Friday, 16 May 1930
Dáil Éireann Debate
Go ndeontar suim ná raghaidh thar £114,678 chun slánuithe na suime is gá chun íoctha an Mhuirir a thiocfidh chun bheith iníoctha i rith na bliana dar críoch an 31adh lá de Mhárta, 1931, chun Costaisí Oifig an Aire Oideachais, maraon le Costas Riaracháin Cigireachta, etc.
That a sum not exceeding £114,678 be granted to complete the sum necessary to defray the Charge which will come in course of payment during the year ending on the 31st day of March, 1931, for the Expenses of the Office of the Minister for Education, including the costs of Administration, Inspection, etc.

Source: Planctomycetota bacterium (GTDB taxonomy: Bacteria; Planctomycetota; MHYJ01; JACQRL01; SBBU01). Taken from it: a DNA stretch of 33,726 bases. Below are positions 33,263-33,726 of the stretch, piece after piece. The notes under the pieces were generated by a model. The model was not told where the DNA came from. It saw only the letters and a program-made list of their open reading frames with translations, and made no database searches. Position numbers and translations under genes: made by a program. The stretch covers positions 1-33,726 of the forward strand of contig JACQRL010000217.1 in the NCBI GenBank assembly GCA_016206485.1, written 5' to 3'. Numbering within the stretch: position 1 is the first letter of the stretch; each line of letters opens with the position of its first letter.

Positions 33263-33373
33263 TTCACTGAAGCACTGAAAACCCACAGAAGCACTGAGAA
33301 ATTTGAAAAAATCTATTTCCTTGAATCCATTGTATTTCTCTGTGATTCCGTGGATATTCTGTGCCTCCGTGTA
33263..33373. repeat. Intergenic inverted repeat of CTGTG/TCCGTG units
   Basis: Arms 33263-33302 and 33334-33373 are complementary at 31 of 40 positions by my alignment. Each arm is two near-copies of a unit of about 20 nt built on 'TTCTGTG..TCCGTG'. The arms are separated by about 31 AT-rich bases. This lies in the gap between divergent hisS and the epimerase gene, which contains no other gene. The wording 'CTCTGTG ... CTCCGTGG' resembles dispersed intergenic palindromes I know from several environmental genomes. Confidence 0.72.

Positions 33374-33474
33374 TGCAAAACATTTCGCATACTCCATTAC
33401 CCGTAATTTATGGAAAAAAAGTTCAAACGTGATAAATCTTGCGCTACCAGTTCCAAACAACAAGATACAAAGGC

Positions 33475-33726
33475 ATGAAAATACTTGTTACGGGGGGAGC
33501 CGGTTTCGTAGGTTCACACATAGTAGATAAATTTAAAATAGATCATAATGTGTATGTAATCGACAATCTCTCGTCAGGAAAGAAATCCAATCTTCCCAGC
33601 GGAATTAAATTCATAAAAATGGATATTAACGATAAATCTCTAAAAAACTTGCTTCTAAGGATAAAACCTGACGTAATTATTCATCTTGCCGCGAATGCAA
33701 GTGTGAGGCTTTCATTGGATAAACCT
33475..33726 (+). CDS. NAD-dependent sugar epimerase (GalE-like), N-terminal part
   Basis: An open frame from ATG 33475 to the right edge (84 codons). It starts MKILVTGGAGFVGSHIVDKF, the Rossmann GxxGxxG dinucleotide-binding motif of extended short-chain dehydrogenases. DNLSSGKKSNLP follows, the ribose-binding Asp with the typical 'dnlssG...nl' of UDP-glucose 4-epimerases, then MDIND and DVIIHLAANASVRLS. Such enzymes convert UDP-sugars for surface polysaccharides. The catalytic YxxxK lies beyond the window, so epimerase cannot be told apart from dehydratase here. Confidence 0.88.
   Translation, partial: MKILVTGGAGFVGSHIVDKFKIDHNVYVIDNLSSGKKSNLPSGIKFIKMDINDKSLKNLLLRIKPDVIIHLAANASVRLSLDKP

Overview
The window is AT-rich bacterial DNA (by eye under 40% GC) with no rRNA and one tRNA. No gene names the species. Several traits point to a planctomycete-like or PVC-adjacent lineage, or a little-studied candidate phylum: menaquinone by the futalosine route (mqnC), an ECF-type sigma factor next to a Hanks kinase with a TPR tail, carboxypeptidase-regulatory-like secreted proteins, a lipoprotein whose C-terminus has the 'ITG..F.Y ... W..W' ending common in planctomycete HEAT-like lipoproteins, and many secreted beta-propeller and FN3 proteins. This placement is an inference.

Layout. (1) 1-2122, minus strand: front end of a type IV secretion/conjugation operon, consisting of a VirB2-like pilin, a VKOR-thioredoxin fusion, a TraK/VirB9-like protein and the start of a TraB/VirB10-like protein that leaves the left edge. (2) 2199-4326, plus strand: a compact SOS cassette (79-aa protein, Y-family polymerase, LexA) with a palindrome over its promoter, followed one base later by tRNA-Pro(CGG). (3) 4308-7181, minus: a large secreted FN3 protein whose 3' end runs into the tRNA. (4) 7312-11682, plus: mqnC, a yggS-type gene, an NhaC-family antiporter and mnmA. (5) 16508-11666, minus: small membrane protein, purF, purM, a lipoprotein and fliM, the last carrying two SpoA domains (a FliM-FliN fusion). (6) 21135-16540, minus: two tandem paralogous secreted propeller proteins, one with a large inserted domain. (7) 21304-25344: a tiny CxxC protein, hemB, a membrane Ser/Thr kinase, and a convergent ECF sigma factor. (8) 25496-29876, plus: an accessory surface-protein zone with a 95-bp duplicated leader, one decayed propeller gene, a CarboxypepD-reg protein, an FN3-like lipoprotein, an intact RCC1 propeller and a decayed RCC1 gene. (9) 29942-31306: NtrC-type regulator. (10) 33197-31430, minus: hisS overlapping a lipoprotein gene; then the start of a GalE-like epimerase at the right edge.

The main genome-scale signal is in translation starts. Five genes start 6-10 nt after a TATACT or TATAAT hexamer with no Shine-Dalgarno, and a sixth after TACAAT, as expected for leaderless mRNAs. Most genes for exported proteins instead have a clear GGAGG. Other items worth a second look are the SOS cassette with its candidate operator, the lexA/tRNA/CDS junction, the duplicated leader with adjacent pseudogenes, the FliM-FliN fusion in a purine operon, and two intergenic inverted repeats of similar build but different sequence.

As far as the actual Estimate is concerned there are not many changes calling for comment, and possibly the more practicable way would be, if Deputies require an explanation of any particular item, to raise the matter during the course of the discussion. Since my last review of the situation a few things have occurred to which I might call attention. As was indicated already, we held the primary certificate examinations for  pupils in the national schools. About 10,000 pupils presented themselves and, I think, something like 53 per cent. or 55 per cent. passed. Another matter is one which received a certain amount of attention. Information had been asked as to how far the Act of 1926 has been a success in bringing about better attendance of the pupils at the schools. In that connection I may give figures, because now it seems one can judge by the figures—I do not mean to be taken as indicating that our efforts, or the efforts of those who are the enforcing authority should be relayed; on the contrary, if possible, they might be increased—that have come almost to a state of equilibrium in the matter. It is, perhaps, too early to judge whether that is so or not, but I shall give some figures, and Deputies can form their own conclusions.